Game of Thrones fell at the last hurdle of a long and successful race
This summer marks a year on from the release of Game of Thrones, Season 8. A season that could be argued to have been the most anticipated series of our current generation. So, how does an unstoppable cash cow giant get stopped so suddenly in its tracks? It could be argued that time was a factor and that Game of Thrones isn’t talked about because it’s not been on the air for a whole year now. However, critically acclaimed shows such as Breaking Bad or The Sopranos are still frequently talked about, respected and discussed today. Even well-loved comedies like Friends and The Office are re-watched and discussed often. All of these shows left a legacy, where Game of Thrones left an unpleasant after taste.
We begin the eighth season of the show with the main cast joining together in Winterfell. This lead to unlikely conversations and some interesting interactions. There are some repercussive events as a result of discoveries and revelations. Jon finds out that he is the son of Rhaegar Targaryen. This is followed by two action filled episodes, where we see the white walker army annihilated after Arya kills the Night King. Next, a planned attack and movement toward Westeros capital, Kings Landing, resulting in the death of Daenerys’ second dragon, Rhaegal.
There are some confusing character betrayals and endings as well as a puzzling shift of spirit in the character of Daenerys, which leads to the complete destruction of Kings Landing. The finale is a sombre one, as Jon kills Daenerys. The Starks also decide to split and go their own ways as Bran is crowned king with Tyrion as his hand.
From clever storytelling to just another action heavy piece of media
One of the main issues with season eight was how simplistic the plot felt. The plot’s main intrigue in prior seasons came from the nuance of relationships in the series, with political and personal commitments colliding with one another and creating intricate disturbance. The political and personal complexity felt very much absent from season eight. The show was instead boiled down to its basic skeletal parts of ‘wars, dragons and sex’, all of which did not cut it for a series built on deeper and more complex themes. It would be like Breaking Bad turning into a show where every episode is just meth cooking, explosions and assassinations. Sure, action is entertaining, but action is only entertaining when there is a purpose for the action. Action is only exciting when it means more than the act itself.
Take Season 3, Episode 4 of Game of Thrones, an episode where we see Daenerys seize power in a meaningful way, in an action filled scene as she burns and kills slave masters with her newly acquired army. It’s visually just some guys getting burned, but it means more than just the burning. The burning is representative of her destroying slavery and tearing down outdated customs. Daenerys’ whole arc revolves around the freeing of slaves and people who have been exploited by those with power – as she was by her own brother in the first season. Season eight takes dragons burning people and places alike to the extreme for the sole reason that it ‘looks cool’.
The world the series ended in was not the one we came to love
We were introduced to this series with the decapitation of the most moral and loyal protagonist we could hope for, only to be shown that this fantasy world doesn’t work the way we thought. We were shown through this further that every action and character had consequence and purpose. Bran’s becoming king had felt shallow, due to his lack of importance to the main political story. Evident by the fact that he was entirely absent from the show’s fifth season. Bran never seemed to be of that much consequence to the broader world aside from his own personal goals. This was fine, as he could’ve been tied in, in a major way for the long night. It just goes to show though that knowing your ending before you get there is important. Almost none of the character’s ends felt fulfilling.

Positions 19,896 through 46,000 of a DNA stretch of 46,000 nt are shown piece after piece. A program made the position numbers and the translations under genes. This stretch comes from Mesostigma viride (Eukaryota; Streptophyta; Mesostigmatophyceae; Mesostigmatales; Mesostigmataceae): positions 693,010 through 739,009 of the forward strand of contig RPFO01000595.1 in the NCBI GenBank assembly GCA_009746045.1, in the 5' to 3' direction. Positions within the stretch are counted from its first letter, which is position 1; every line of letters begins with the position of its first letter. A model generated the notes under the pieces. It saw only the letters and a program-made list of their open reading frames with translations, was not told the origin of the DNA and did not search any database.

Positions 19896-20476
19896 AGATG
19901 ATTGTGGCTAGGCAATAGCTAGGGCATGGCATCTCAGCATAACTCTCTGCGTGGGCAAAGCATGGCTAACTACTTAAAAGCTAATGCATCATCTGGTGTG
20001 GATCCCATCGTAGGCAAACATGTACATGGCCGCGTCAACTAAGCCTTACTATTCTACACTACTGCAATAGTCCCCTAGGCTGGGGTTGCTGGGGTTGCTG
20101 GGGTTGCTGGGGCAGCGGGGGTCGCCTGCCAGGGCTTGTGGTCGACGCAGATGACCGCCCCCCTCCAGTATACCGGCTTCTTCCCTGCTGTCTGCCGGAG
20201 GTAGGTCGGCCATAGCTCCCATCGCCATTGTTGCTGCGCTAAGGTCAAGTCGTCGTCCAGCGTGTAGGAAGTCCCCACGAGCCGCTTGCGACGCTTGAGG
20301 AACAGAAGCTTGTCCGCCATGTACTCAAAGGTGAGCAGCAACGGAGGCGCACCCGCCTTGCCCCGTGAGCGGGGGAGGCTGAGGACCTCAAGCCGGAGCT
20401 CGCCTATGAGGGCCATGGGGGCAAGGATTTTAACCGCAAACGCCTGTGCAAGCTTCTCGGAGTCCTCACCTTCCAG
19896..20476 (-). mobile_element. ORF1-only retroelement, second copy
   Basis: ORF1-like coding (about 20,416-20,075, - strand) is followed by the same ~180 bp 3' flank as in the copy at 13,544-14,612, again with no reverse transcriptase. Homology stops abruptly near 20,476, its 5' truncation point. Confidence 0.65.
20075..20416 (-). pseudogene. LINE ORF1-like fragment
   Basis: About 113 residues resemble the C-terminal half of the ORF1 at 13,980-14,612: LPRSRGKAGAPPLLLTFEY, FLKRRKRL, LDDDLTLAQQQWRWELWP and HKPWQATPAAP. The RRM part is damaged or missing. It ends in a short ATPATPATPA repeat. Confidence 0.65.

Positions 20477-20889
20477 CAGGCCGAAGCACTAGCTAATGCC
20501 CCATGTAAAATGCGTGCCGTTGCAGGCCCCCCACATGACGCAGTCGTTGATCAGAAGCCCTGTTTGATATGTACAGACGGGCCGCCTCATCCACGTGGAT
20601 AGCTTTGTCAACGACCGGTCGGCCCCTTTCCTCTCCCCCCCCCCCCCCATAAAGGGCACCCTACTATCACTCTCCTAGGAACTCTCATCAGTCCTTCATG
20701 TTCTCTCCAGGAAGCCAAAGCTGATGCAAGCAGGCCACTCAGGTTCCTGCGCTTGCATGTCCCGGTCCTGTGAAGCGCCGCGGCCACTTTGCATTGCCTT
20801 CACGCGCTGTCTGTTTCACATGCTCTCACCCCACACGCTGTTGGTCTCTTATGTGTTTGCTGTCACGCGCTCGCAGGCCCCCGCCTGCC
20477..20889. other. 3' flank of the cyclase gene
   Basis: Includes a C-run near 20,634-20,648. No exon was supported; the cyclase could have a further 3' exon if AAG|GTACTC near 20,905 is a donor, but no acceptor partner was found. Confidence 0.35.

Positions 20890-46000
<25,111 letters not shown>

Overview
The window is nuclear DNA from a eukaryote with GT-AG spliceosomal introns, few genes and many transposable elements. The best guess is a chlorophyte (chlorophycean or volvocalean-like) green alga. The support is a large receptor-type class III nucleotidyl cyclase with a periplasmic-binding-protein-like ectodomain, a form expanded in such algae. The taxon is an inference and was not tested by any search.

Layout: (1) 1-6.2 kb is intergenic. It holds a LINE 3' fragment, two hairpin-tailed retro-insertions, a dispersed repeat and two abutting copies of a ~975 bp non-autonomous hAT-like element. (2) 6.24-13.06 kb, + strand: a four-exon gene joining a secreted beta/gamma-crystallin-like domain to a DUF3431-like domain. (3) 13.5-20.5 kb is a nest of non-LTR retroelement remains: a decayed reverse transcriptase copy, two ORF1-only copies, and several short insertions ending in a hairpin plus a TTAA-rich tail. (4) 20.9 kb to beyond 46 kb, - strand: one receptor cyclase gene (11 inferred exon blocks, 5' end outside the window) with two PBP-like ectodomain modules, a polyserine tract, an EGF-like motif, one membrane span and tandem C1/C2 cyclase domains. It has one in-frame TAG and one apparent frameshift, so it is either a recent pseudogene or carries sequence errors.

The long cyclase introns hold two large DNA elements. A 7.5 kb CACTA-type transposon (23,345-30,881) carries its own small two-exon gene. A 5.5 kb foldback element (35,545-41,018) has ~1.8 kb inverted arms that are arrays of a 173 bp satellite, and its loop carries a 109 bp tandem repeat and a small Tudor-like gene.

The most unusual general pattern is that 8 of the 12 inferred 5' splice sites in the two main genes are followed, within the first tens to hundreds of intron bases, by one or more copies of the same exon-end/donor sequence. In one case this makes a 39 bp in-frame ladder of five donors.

Brienne closing the Book of Brothers in the closing sequence becomes a great visual metaphor for the season being cut short and rushed, disallowing for anything to settle in, or the ink to dry.
What were the warning signs?
It had already been announced that the new season would only contain six episodes. The announcement of reduced episodes was broadly met with annoyance but accepted as an expectance that it was because the episodes would be of such high quality that it would outweigh the usual quantity of ten. On top of this the season took a whole two years to produce, over the typical one. So, already you can see that the wait in addition with the reduction of episodes wasn’t sitting well with many. Episodes however had been revealed to be longer this season, this did only turn out to be a ten minute increase to the usual, however.
There were also issues evident from the early episodes of season five, but they flourished only more as the seasons went on. Season 8 also presented itself with some self-contained issues, such as the sudden turns of character e.g. Jaime Lannister. He had become a respectable and vaguely honourable man by the end of season seven, only to be tossed back down the hill of his development that he climbed so steadily up to begin with.
Here comes the big question: Should you re-watch Game of Thrones? My answer isn’t just a yes or a no, however. Yes, I think it is still worth watching again despite its declining quality toward its end. However, I think if you are to watch again or recommend someone watch it, it would be better to finish at season six than to commit to the full eight seasons.
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You can read previous reviews HERE.